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With the explosive growth of services like Twitter and Foursquare it can be increasingly difficult to cut through all the chatter to the info you really want. You can search all the live long day on that local steakhouse’s Twitter account (if they even have one), use as many creative hashtags as you like (#SteakosaurusRex is our go-to), and you still may never find out if that steak is still as juicy and delicious as the first time you went there.

This is one of the many scenarios where Chicago startup Evzdrop comes in handy. Looking to redefine the way location-based tech is used in mobile apps today, Evzdrop gives both users and businesses the chance to interact with one another in a more direct way than ever before. Instead of Tweeting and only interacting with followers about what’s happening at a locale, Evzdrop allows users to make “drops” (essentially posts) about what’s happening at a specific place right then. Other users and even the business or venue owner can see the post, find out what’s up, and start a conversation about it in the drop thread.

I sat down with Evzdrop co-founder and CEO David Rush, who shared the inspiration behind the new service that, in an age of meaningless check-ins, is placing new value on actually being there.

 

 

What is the backstory behind Evzdrop?

We first had the idea for Evzdrop about a year and a half ago. It was a combination of two things. We recognized that there was a lot of social media chatter that wasn’t really that relevant. If the friend from high school posted on Facebook how they were having spaghetti and meatballs that night for dinner at home, you’d sort of scratch your head and say, “Did I really need to know about that?”

On the other hand what was interesting was what the stranger who was eating at the restaurant thought of the rib special at the place you’d be going to in an hour. If we knew that they were really at the place there was great insight that could be gained from this person you don’t actually know.

We saw an opportunity to really create more relevance around location technology and allow people to, in essence, eavesdrop on places through people that were there in real time. There was an interesting value proposition to both the person who wanted to find out about a place they might be going and the businesses themselves, who could now respond to real time sentiment.

Why should someone use Evzdrop over Twitter or Foursquare?

Our community includes people that are adding places to their feed, so on Evzdrop you’re following places instead of people. For example, if I have the United Center in my feed I’ll get a notification every time someone drops from there. It may be someone I know, or it might be someone I’ve never heard from before.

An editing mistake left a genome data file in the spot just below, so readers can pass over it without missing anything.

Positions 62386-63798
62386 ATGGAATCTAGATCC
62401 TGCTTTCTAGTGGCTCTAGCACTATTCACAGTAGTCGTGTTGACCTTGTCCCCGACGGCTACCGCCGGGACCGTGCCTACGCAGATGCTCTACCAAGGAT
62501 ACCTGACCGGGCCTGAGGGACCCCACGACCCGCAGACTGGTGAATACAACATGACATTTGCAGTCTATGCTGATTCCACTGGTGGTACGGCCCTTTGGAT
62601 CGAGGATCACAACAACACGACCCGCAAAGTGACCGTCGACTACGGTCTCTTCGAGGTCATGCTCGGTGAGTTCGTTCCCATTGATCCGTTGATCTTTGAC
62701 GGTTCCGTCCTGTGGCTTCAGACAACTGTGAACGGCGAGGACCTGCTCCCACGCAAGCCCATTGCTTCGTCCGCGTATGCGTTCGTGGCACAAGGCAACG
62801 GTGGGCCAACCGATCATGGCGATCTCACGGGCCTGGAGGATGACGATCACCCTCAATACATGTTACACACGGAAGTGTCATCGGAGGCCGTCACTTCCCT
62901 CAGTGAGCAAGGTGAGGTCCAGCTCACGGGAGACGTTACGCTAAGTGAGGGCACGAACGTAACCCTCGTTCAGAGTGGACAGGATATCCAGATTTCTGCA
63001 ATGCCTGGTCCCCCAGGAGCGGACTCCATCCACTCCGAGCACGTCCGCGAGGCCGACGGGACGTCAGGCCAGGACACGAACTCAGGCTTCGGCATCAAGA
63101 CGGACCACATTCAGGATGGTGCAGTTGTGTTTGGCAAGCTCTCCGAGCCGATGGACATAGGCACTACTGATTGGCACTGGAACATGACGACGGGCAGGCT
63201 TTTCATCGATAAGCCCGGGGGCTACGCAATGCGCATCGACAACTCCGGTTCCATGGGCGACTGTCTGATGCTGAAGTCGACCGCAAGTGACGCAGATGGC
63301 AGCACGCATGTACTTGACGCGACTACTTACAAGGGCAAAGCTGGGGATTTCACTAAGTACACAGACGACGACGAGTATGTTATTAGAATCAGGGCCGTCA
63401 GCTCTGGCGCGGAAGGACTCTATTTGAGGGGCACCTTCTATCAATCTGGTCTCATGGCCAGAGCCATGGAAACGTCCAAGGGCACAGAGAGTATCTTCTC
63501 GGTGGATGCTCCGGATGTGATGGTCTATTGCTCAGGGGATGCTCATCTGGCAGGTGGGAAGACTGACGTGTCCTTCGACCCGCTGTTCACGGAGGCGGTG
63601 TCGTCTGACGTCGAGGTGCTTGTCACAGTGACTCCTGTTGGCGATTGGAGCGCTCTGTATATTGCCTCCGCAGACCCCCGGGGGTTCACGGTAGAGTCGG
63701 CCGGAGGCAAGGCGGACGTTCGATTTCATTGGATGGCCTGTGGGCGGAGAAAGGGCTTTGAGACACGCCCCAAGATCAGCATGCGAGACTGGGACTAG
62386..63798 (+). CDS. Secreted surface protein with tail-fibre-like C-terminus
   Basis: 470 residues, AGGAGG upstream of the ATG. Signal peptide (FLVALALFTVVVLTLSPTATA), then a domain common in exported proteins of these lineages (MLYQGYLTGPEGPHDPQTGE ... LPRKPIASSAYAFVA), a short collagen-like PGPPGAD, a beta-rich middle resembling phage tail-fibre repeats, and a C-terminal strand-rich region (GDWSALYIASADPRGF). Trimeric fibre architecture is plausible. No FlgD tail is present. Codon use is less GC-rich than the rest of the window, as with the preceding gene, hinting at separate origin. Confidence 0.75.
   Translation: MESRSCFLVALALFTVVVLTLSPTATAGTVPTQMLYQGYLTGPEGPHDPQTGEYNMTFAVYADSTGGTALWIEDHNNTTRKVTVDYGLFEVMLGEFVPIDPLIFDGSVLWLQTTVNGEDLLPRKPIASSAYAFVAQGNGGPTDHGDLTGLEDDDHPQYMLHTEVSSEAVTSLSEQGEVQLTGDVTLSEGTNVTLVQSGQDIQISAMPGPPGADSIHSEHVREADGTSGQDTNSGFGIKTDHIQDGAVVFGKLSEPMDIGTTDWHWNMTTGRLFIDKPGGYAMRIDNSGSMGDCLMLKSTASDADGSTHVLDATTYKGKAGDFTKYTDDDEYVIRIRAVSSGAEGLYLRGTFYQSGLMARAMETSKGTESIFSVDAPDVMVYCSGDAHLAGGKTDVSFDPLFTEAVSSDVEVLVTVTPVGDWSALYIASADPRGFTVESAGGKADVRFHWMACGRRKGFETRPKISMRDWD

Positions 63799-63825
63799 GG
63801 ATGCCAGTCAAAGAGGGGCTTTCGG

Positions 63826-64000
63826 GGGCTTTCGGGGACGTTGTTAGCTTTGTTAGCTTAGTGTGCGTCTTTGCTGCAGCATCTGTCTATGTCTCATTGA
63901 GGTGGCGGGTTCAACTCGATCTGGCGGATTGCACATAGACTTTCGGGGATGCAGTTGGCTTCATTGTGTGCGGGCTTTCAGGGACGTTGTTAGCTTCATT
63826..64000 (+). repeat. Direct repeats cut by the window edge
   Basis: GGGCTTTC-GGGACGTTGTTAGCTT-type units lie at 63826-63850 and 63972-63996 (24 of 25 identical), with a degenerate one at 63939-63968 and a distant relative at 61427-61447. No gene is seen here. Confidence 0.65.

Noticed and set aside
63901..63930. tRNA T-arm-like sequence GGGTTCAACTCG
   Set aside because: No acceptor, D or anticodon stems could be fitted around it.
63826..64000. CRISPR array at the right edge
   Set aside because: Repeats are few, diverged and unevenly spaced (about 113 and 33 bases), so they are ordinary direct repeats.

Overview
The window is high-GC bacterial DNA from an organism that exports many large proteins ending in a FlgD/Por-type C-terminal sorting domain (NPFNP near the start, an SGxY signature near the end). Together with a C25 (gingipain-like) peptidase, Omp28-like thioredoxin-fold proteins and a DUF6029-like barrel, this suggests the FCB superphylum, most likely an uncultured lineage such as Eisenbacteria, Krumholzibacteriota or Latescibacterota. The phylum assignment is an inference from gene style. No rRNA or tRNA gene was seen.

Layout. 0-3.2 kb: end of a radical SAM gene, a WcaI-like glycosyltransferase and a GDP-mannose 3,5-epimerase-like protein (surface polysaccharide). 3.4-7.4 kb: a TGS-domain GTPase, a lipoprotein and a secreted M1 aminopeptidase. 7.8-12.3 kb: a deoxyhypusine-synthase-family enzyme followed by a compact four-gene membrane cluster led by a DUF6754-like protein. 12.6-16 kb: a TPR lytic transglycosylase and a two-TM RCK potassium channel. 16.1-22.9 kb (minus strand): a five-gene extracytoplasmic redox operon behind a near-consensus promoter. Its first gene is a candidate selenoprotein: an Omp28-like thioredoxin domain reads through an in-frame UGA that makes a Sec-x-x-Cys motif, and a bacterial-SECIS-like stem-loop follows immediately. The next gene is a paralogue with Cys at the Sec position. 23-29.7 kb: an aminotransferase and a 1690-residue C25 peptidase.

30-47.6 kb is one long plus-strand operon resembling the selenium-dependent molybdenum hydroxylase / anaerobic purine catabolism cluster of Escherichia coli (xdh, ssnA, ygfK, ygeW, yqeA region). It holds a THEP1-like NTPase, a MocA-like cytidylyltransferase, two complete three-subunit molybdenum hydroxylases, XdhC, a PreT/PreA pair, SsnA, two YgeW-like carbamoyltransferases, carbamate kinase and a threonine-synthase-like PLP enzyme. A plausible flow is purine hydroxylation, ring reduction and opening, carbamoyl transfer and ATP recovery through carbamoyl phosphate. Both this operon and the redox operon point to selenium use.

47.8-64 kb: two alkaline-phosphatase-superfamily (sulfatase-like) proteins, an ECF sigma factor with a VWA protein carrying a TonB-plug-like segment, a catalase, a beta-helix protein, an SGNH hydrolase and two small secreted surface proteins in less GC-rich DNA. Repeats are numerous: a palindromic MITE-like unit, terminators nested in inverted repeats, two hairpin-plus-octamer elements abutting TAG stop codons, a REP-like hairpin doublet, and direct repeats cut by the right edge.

The second constituency is the business or venue themselves. Now we’re working with over 50 businesses here in Chicago who are authorized to get a notification each time someone drops, and in most cases will respond to those drops more quickly than they will Tweets because they know the person is actually there.

Have there been any surprising or unexpected ways you’ve seen users interacting with Evzdrop?

Businesses have used it to promote spontaneous deals to help draw attention to their venue and help bring in customers. They’ve used it to have real time communication with someone within the thread of a drop, whether that’s clarifying hours or drink specials or if they accept credit cards. They’ve found it a much more open forum to share information that can benefit not just that one user but anyone that’s within that conversation.

For users we’ve seen them use it at events. For instance, you can follow the United Center where we’ve created a geofence that only includes users within the building, so you know any drops you see from that location are people actually at the game.

What has been your biggest challenge?

I think when you’re launching a two-sided network, which we are, you’ve doubled your workload; we have to get both businesses and users onboard to make it work.

When you introduce a new concept you’re constantly educating users on the benefits. We get thrown into the category of location based services and in a lot of people’s minds that’s defined by a check in. We’re trying to reconfigure that mindset to have them think of location as more of a qualification or a verification of someone’s ability to actually express an opinion.

What keeps you up at night?

Usually my four year-old daughter that jumps in bed at about two in the morning.

When there’s so much to get done it’s a matter of prioritizing what’s important and as a startup you’re constantly looking to make sure you have enough runway as far as funding is concerned. You’re also always looking at how your user base is growing and how your roster of businesses is growing. It’s a multitude of things that probably keep me thinking almost 24 hours a day -- it’s really all those things at this stage.

 

 

What’s next for Evzdrop?

We’re excited about the number of businesses that are now on our platform using the mobile app and using the data to run campaigns and connect with users in real time. We are excited to embark on some updates to the mobile app and the product that will add that much more utility and value to our user base.

We have some interesting things in store for not only the businesses that we’re working with, but some of the businesses that we’re talking to about customizing a solution for them that would provide them even more functionality than exists in today’s solution. That’s to come in the next quarter or two, but we’re excited about that. By the end of this year we’ll be generating revenues based on premium services that we’ll be offering to our stable of clients.

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